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"I know not whether God will have it so,
For some displeasing service I have done,
That, in his secret doom, out of my blood
He'll breed revengement and a scourge for me;
But thou dost in thy passages of life

Make me believe that thou art only mark'd
For the hot vengeance and the rod of heaven
To punish my mistreadings."

In Pt. II. iii. 1. 45-79, he bemoans the "time's condition," and tries to make excuses for his usurpation. Shortly afterwards, iv. 4. 54-66, he anticipates the evil days. which will follow when Prince Henry succeeds to the crown, his heart being still filled with the fears expressed in the passage quoted above. These gloomy


ticipations are again eloquently recited in iv. 5. 9-138; and when the Prince, defending himself against the charge of desiring his father's death in order that he may ascend the throne, speaks of the "noble change that he has "purposed," the king, iv. 5. 184-220, reverts to the "by-paths and indirect crook'd ways" by which he "met" his "crown," tells the Prince "how troublesome it sat upon" his "head," how that he hopes it

shall descend" to him "with better quiet, Better opinion, better confirmation," and finally, still conscious! of the likelihood of intestine troubles, advises him

"to busy giddy minds
With foreign quarrels; that action, hence borne out,
May waste the memory of former days."

In Henry V. we are shown the newly-crowned king ready to follow his father's advice by making war upon France. Just before starting on his expedition, he liscovers the plot of Cambridge, Scroop, and Grey, and

persuades himself that this discovery is an indication of Heaven's satisfaction with the war he is undertaking ;

"We doubt not of a fair and lucky war,

Since God so graciously hath brought to light
This dangerous treason lurking in our way
To hinder our beginnings."

On the eve of the battle of Agincourt the remembrance of his father's usurpation finds expression in an appeal to God not on that day to think

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"I Richard's body have interred new,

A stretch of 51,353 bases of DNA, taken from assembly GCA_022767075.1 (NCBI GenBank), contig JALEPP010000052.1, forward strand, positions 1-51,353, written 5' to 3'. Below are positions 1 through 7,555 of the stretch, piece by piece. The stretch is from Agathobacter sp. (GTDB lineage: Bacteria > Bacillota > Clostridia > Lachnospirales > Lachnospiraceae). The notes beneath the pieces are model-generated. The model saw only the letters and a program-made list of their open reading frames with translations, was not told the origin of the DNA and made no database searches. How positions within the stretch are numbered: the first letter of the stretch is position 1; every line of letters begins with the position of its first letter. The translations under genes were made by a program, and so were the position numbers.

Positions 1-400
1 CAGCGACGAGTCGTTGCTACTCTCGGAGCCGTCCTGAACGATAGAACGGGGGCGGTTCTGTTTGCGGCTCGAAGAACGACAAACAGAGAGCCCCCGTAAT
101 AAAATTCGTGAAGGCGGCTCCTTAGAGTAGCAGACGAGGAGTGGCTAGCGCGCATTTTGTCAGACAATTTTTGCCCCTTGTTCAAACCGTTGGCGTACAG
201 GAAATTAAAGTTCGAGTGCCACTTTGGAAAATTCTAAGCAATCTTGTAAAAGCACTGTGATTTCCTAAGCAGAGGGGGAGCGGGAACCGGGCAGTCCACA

And on it have bestow'd more contrite tears
Than from it issued forced drops of blood;
Five hundred poor I have in yearly pay,
Who twice a day their wither'd hands hold up
Toward heaven to pardon blood; and I have built
Two chantries where the sad and solemn priests
Sing still for Richard's soul";

and finally vows,

"More will I do ;
Though all that I can do is nothing worth,
Since that my penitence comes after all,
Imploring pardon."

His rule is strong and beneficent, and so long as he lives the questionable character of his title to the crown is forgotten, or forgiven, not merely in consequence of the manner in which he busies men's minds, and finds occu pation for their restless energies, but because of the contented pride with which a king so thoroughly English is regarded by a nation which he has raised to a pitch of greatness never hitherto attained. But he is an except

tional king, and it is by exceptional virtues alone that such a position as he has inherited can be maintained. The moment his strong arm is withdrawn, and the people have no one to look to but a prince like Henry the Sixth, feeble alike in mind and body, the contentious passions of the nobles burst forth again in all their violence; the right derived from Henry the Fourth goes for nothing; Edward the Fourth, the nearest lineal descendant of Edward the Third, succeeds to the throne; and Henry the Fourth's usurpation is, so to speak, avenged.

We may now examine the characters of the play.